The first whole baked apple recipe to show up in New England was published in 1832 in the Boston edition of the Cook’s Oracle. This recipe was a copy of the 1784 London recipe from The Art of Cookery.

The Boston Cooking School Cook Book’s earliest edition was published in 1884. “Baked Apples. – Core and pare sour apples. Put them in a shallow earthen dish, fill the cavities with sugar, mixed with grated lemon rind; add water to cover the bottom of the dish. Bake in a very quick oven till soft, basting often with syrup [sugar / water in dish].” The recipe used plain water and sugar. This is a change from the flavored water used in England. It reflects baked apple recipes in America. After Fannie Farmer took over the Boston Cooking School she noted in the 1912 edition “Many prefer to pare [peel] apples before baking.” So published recipes do not always reflect what is going on.

At an unknown date in time New Englanders who had been making maple syrup for three centuries made their own change to the recipe. They used maple syrup instead of plain water and sugar for the liquid/syrup. Recipes with maple syrup start showing up in cook books in the mid 1940’s reminiscing about New England cooking. This is the same time the newspaper recipe was published. Cook books often play catch up in publishing recipes in current use.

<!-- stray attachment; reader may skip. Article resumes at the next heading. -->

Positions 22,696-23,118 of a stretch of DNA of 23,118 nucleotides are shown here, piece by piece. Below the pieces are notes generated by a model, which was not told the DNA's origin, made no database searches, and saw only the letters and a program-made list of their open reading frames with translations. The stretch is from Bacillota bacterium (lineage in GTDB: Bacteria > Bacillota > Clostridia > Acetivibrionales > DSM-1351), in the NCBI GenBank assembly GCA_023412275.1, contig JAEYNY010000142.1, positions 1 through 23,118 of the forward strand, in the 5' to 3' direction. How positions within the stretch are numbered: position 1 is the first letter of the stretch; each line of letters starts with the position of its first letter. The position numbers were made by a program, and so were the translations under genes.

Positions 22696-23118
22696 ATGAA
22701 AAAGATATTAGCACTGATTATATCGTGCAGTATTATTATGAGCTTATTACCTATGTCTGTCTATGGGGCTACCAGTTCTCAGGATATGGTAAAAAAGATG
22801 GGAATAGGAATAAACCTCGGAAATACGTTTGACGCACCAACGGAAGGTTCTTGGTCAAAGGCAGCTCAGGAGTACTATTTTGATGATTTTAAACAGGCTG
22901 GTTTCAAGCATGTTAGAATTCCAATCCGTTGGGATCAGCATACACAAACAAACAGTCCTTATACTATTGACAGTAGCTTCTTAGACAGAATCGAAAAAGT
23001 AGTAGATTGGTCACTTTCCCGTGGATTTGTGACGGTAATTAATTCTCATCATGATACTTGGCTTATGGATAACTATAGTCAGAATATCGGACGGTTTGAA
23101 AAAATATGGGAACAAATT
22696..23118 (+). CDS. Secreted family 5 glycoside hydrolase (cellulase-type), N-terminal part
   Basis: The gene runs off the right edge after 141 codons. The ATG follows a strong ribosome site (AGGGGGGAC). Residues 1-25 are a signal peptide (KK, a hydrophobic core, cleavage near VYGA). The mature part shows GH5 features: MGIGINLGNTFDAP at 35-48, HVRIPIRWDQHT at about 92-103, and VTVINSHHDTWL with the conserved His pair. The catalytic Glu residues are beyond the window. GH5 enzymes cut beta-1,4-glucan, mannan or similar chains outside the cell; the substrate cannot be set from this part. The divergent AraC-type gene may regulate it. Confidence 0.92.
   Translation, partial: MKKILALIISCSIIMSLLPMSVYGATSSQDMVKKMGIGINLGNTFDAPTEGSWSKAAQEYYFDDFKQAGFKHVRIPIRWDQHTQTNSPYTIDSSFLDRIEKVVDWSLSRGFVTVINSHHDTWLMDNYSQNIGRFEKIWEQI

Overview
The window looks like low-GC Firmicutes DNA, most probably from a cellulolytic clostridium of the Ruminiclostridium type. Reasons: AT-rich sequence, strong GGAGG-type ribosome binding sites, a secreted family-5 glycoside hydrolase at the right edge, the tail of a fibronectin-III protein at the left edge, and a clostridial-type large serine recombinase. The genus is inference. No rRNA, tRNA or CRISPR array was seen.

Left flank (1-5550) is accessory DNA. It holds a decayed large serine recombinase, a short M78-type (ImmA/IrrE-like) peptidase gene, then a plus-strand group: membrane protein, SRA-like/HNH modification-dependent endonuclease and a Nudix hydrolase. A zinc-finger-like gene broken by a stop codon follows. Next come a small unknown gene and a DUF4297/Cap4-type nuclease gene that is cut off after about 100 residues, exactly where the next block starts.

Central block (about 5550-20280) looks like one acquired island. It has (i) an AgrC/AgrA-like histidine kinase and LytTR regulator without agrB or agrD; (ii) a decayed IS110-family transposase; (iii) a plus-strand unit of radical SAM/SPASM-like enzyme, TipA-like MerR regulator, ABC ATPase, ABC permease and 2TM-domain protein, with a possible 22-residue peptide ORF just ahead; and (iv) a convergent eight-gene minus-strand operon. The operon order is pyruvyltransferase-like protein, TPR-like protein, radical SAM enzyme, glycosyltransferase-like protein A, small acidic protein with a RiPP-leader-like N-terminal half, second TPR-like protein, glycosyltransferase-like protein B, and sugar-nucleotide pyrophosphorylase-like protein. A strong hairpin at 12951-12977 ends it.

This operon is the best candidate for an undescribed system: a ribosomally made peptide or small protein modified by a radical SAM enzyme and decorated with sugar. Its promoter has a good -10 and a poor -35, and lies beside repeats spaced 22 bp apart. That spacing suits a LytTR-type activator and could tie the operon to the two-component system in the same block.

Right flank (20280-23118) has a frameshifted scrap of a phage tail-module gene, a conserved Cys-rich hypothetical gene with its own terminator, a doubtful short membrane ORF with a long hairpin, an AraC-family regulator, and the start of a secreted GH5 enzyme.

A series of small regional pamphlet-like cookbooks were published starting in the 1930’s. The first was the New England Cook Book. That cook book had a recipe for “Baked Apples Vermont”. It listed 6 medium tart apples, 2 tablespoons butter, ½ cup maple syrup or brown sugar, ½ cup water. When more than one cook book was published within the same region a recipe in one cook book was not republished in the other cook book so Baked Apples Vermont is not in the Vermont Cook Book. Instead the Vermont cook book published “Maple Baked Peaches”, 4 large peaches and ½ cup maple syrup. Vermont was not the only state to produce maple syrup. Maine, New Hampshire, Massachusetts, and our neighbor to the north Canada did also. In Secrets of New England Cooking (1947) there is a recipe for “Maine Apples in Maple Syrup”. This recipe like the “Baked Apples Vermont” called for apples, maple syrup, butter, and hot water. According to this cook book “Peaches and pears may be substituted for apples.” The “Baked Pears in Maple Syrup” does not dilute the syrup with water which is the same as “Maple Baked Peaches” recipe in the Vermont cook book and the New England Baked Apples recipe in the 1947 newspaper.